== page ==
Along with struggles surrounding their work/life balance, kids’ screen time and childcare, parents find plenty to worry about. And the coronavirus pandemic has aggravated already high stress levels.
Kids’ education is a prime example, and parents now have the challenge of overseeing their kids’ distance learning since physical schools temporarily shuttered. While many parents have derived satisfaction from being more involved in their kids’ education, it hasn’t been easy.
In an April 2020 survey from mobile marketplace OfferUp, 43% of parents cited educating their kids at home as one of the most challenging aspects of parenting these days. Meanwhile, 26% of parents in April 2020 polling from CivicScience rated their level of difficulty with at-home schooling as “easy,” and many more termed it “very difficult” or “challenging but manageable.”
Atop the time and energy it consumes, distance learning can also impose a financial burden. In LendingTree polling from April and May 2020, 48% of parents said they had bought an iPad, laptop or desktop to enable distance learning for their kids. Some had bought headphones (25%) and software (22%). Respondents spent an average of $1,019 for such goods.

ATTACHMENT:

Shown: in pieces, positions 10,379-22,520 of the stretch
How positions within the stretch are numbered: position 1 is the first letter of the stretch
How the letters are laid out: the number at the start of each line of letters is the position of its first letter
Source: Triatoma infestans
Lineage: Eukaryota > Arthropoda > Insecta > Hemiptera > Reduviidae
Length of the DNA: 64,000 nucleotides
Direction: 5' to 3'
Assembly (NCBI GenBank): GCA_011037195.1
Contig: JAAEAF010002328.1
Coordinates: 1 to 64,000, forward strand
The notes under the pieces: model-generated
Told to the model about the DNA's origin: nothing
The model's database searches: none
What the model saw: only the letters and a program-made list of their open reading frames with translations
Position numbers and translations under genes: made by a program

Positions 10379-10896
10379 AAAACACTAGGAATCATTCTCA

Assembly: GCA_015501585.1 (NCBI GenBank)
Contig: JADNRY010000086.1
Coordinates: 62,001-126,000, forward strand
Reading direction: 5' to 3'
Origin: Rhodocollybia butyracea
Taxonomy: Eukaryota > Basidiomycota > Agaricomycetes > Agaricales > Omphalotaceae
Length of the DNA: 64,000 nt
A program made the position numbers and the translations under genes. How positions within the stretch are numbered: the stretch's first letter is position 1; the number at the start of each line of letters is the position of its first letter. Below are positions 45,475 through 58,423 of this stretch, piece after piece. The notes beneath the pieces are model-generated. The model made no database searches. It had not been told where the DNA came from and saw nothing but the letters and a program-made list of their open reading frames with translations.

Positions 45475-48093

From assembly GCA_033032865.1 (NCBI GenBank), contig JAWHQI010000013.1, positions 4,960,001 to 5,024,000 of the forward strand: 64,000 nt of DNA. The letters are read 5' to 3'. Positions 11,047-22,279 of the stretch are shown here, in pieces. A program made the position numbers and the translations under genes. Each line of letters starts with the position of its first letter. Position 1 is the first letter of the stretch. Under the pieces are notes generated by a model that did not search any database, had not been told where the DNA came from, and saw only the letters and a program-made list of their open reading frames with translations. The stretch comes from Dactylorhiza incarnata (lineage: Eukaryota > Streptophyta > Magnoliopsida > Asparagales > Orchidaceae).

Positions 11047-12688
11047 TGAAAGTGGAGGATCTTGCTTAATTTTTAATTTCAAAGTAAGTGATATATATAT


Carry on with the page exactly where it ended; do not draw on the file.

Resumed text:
Pressure to buy things for their kids is a source of stress for parents even in normal times. In an MRI Simmons survey completed in December 2019, 30.9% of mothers and 28.8% of fathers said they “find it hard to resist [their] children’s requests for nonessential purchases.” This can be most vexing around the holidays, as October 2019 Bankrate polling found that 71% of parents felt pressured “to overspend” on gifts. Digital natives that they are, kids are especially demanding about tech products. In an August 2019 Life360/OnePoll survey, a majority of parents reported feeling pressured to buy their kids the latest and priciest gear and gadgets.
This is a small subset of the financial pressures parents face, especially as the economy has weakened. Some 56% of parents in LendingTree's polling had gone into debt “directly due to the coronavirus epidemic,” while 36% had dipped into their kids’ college funds to cover current expenses. That latter item is particularly unfortunate since many parents are already worried about saving for their kids’ college. Bank of America polling in September 2019 found that 36% were stressed about it.
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